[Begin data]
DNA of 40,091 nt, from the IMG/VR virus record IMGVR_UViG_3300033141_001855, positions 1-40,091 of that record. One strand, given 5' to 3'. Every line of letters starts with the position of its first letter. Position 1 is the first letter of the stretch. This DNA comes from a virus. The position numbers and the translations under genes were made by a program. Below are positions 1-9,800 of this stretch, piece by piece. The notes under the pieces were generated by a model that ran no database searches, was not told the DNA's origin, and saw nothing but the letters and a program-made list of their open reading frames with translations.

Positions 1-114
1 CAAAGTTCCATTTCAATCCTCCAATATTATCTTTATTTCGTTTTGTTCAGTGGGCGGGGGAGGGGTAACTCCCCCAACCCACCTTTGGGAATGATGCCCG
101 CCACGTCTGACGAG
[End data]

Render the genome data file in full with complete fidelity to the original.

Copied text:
DNA of 40,091 nt, from the IMG/VR virus record IMGVR_UViG_3300033141_001855, positions 1-40,091 of that record. One strand, given 5' to 3'. Every line of letters starts with the position of its first letter. Position 1 is the first letter of the stretch. This DNA comes from a virus. The position numbers and the translations under genes were made by a program. Below are positions 1-9,800 of this stretch, piece by piece. The notes under the pieces were generated by a model that ran no database searches, was not told the DNA's origin, and saw nothing but the letters and a program-made list of their open reading frames with translations.

Positions 1-114
1 CAAAGTTCCATTTCAATCCTCCAATATTATCTTTATTTCGTTTTGTTCAGTGGGCGGGGGAGGGGTAACTCCCCCAACCCACCTTTGGGAATGATGCCCG
101 CCACGTCTGACGAG